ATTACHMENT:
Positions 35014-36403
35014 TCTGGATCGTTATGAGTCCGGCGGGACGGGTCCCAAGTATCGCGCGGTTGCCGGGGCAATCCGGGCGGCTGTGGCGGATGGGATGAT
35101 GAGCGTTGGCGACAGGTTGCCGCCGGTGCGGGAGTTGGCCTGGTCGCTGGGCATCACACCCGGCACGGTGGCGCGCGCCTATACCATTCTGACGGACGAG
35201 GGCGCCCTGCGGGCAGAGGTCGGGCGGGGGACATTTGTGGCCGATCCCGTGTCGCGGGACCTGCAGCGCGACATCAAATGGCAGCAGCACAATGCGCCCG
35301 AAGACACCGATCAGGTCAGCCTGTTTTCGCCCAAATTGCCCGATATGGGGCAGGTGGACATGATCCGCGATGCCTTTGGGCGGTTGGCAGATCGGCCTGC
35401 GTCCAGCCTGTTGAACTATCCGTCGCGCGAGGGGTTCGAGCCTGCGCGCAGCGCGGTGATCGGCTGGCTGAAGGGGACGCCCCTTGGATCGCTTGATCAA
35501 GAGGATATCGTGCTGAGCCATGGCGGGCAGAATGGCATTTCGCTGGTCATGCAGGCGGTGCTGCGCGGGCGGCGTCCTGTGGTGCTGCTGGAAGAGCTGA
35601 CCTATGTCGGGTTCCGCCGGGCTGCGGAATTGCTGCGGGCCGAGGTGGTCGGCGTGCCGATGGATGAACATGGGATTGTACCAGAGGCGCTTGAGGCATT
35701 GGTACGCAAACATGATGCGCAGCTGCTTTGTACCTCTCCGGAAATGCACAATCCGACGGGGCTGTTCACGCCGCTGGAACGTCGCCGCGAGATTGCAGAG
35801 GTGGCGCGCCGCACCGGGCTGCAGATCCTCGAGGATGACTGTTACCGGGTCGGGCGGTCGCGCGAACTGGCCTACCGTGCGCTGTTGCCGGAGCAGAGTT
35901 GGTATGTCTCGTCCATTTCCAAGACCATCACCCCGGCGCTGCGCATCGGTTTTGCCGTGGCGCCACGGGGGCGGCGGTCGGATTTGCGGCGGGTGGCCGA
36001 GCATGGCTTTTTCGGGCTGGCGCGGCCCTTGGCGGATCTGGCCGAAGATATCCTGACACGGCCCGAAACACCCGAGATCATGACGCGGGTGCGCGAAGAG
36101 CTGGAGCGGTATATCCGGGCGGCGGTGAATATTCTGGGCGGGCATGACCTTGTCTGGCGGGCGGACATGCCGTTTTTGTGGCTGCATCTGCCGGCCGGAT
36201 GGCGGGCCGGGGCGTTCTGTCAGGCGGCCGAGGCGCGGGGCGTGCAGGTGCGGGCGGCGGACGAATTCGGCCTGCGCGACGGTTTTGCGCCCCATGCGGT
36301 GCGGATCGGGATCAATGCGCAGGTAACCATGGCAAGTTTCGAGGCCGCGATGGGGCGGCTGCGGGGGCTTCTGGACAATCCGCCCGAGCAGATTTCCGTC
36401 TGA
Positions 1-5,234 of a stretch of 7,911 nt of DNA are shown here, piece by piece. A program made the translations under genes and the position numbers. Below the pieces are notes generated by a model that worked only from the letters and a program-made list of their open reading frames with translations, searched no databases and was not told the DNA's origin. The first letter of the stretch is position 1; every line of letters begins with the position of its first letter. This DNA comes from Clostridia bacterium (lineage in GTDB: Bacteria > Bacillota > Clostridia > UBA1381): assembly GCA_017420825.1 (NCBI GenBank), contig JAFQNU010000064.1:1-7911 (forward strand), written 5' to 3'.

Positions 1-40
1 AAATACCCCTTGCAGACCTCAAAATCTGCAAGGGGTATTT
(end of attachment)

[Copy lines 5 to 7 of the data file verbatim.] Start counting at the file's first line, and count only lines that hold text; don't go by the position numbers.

35301 AAGACACCGATCAGGTCAGCCTGTTTTCGCCCAAATTGCCCGATATGGGGCAGGTGGACATGATCCGCGATGCCTTTGGGCGGTTGGCAGATCGGCCTGC
35401 GTCCAGCCTGTTGAACTATCCGTCGCGCGAGGGGTTCGAGCCTGCGCGCAGCGCGGTGATCGGCTGGCTGAAGGGGACGCCCCTTGGATCGCTTGATCAA
35501 GAGGATATCGTGCTGAGCCATGGCGGGCAGAATGGCATTTCGCTGGTCATGCAGGCGGTGCTGCGCGGGCGGCGTCCTGTGGTGCTGCTGGAAGAGCTGA